Dangers of Co-signing Loans

by John Stevenson on November 10, 2013

When a borrower has a poor or tarnished credit score, there are few options to get financing. One is to ask a friend or relative with good or excellent credit to co-sign the loan.

The Responsibilities of the Co-signer

As a co-signer, you are responsible for loan repayment in case the borrower is unable to cover his payments. Non-payment and late payments may also affect your credit score. This will increase the premiums paid on your homeowners and auto insurance. Moreover, financial institutions often call the co-signer first if they believe that he will be able to make payments. Another problem is that for other financial institutions, it looks like you are borrowing more. This may make it more difficult to get approved for a loan or mortgage.

What is more, you will be sued first if the borrower fails to make payments. The reason is that your credit score is higher. Thus you are more likely to repay the outstanding balance. The borrower already has bad credit and nothing to lose except your friendship. If the borrower negotiates a debt settlement, the co-signer will face tax consequences. For example, if the borrower owes $15,000 and settles for $8,000, a debt forgiveness income of $7,000 must be reported on your tax returns. Moreover, the financial institution has the right to garnish your wages and file a lien in case you are unable to make payments. How likely is it that you will be held responsible for repayment? One study shows that in case of default, about 75 percent of co-signers are held responsible and asked to pay first.

Alternative Solutions

One option is to lend or gift them the amount required. Another option is to offer money for the down payment to help them qualify for a mortgage. Offering a larger down payment increases the borrower’s chances to get an attractive interest rate and makes the monthly payments more affordable. A land contract is yet another option for those who can purchase the property themselves. In this case, both parties sign a contract that is called contract for deed. You may consider opening a joint savings account to keep money worth a few months of loan payments. Make sure that your signature is required to make withdrawals.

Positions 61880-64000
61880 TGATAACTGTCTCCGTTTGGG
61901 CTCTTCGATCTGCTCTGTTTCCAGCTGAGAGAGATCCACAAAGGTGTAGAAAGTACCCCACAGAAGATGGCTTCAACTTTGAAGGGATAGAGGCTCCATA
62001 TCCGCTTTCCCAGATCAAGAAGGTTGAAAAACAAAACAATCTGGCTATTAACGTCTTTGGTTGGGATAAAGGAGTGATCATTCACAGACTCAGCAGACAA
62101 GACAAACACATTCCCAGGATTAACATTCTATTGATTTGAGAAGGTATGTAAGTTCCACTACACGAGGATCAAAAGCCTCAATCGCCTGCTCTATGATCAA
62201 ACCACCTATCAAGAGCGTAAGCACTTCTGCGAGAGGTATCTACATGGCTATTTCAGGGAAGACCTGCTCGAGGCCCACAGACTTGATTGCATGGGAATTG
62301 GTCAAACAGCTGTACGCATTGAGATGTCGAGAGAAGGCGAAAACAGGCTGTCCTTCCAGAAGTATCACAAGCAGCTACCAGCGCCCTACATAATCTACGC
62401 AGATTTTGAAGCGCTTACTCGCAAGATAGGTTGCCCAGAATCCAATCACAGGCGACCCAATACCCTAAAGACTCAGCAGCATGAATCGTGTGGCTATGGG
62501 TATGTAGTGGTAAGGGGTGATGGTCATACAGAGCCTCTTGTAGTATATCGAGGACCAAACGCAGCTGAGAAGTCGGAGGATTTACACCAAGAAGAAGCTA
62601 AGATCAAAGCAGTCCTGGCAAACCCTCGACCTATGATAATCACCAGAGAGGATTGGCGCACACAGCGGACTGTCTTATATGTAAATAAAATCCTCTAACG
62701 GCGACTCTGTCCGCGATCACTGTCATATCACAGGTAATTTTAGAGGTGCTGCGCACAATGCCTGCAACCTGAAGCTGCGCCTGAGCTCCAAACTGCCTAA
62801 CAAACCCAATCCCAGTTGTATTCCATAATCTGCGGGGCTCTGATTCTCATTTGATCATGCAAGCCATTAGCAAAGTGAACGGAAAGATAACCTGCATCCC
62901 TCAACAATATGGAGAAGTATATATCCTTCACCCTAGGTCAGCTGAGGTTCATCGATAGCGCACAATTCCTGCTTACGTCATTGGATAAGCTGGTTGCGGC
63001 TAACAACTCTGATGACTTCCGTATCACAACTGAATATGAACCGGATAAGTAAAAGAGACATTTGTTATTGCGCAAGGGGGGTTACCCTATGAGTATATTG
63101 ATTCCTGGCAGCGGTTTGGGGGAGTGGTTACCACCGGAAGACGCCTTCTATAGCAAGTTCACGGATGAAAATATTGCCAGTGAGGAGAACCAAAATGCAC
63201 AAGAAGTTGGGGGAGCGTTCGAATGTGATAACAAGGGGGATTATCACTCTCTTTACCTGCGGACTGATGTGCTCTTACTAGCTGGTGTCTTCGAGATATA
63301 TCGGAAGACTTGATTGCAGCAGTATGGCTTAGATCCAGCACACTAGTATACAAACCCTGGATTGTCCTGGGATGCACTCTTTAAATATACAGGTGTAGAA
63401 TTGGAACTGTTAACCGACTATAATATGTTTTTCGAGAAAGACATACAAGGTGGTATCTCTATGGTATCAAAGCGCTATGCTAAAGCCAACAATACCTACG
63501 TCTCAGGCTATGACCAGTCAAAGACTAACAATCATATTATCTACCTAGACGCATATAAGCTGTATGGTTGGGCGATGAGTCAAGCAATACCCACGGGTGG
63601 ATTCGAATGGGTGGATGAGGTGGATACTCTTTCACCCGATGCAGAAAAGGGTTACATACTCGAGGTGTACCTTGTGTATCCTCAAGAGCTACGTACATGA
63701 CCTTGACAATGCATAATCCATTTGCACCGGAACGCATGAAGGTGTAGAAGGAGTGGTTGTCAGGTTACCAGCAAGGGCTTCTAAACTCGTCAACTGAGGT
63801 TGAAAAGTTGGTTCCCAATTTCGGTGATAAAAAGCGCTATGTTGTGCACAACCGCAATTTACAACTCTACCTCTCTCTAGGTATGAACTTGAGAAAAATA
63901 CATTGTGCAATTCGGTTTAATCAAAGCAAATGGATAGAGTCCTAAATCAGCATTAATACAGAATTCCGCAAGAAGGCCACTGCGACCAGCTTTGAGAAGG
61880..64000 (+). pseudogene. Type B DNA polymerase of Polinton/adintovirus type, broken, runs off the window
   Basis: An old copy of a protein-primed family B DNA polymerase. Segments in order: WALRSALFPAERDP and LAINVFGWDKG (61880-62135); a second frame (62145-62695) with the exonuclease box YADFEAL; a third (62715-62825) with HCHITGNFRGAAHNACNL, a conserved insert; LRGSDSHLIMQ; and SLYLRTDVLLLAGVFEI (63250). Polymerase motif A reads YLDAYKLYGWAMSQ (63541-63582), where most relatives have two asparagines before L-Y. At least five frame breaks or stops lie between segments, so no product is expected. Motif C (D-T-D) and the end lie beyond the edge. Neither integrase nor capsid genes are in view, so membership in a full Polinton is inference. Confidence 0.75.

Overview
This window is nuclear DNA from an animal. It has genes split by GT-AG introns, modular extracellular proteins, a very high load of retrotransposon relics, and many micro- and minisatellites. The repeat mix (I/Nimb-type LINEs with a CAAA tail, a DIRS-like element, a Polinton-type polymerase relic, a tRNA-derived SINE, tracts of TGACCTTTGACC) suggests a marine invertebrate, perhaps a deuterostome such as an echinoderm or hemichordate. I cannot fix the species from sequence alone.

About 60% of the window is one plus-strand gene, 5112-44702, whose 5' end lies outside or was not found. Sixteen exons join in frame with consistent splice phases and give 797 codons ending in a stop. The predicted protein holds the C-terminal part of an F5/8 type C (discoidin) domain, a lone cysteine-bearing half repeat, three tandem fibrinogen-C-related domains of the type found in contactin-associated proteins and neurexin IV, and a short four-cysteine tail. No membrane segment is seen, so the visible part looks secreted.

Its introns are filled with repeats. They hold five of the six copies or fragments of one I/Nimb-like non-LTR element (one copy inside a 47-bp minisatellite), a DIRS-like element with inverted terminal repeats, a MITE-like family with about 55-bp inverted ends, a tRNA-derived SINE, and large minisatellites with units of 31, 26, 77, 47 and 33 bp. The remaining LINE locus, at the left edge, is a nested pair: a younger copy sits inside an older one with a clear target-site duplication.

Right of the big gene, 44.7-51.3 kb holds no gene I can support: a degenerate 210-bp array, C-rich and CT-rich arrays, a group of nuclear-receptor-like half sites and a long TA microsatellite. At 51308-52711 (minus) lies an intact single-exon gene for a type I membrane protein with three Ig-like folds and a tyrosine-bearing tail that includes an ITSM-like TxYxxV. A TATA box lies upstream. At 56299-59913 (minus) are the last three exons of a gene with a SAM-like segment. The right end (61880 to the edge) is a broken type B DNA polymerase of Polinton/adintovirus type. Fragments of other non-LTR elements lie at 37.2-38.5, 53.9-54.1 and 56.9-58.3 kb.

Minimizing the Risk

If you co-sign for a friend or family member, it is important to limit the risk. To this, get online access and keep track of all loan payments. You may also request that duplicate statements are mailed to your home on a regular basis. Ask the financial institution to contact you immediately in case of non-payment or missed payments.

What to Do in Case of Default

As a co-signer, you have few options left. You have the right to sue the borrower but that doesn’t mean that they will be able to pay you back. If the other party is unemployed or files for bankruptcy, you will be responsible for repayment. Your best bet is to use the services of a law firm or a debt collection agency.

Co-signing a Credit Card

This is even riskier because you have little control over the borrower’s spending. Many parents do this to help their children to establish credit. The problem is that they often end up with tarnished credit because of their child’s poor money management habits. Applying for a secured credit card is a better solution because the limit is usually equal to the deposit made. Cardholders have a good chance of getting approved for a regular credit card once they have established a record of timely payments.


Royalbank.com: Loans

CanadaBanks.net: Unsecured Loan

TD Bank: Personal Loans

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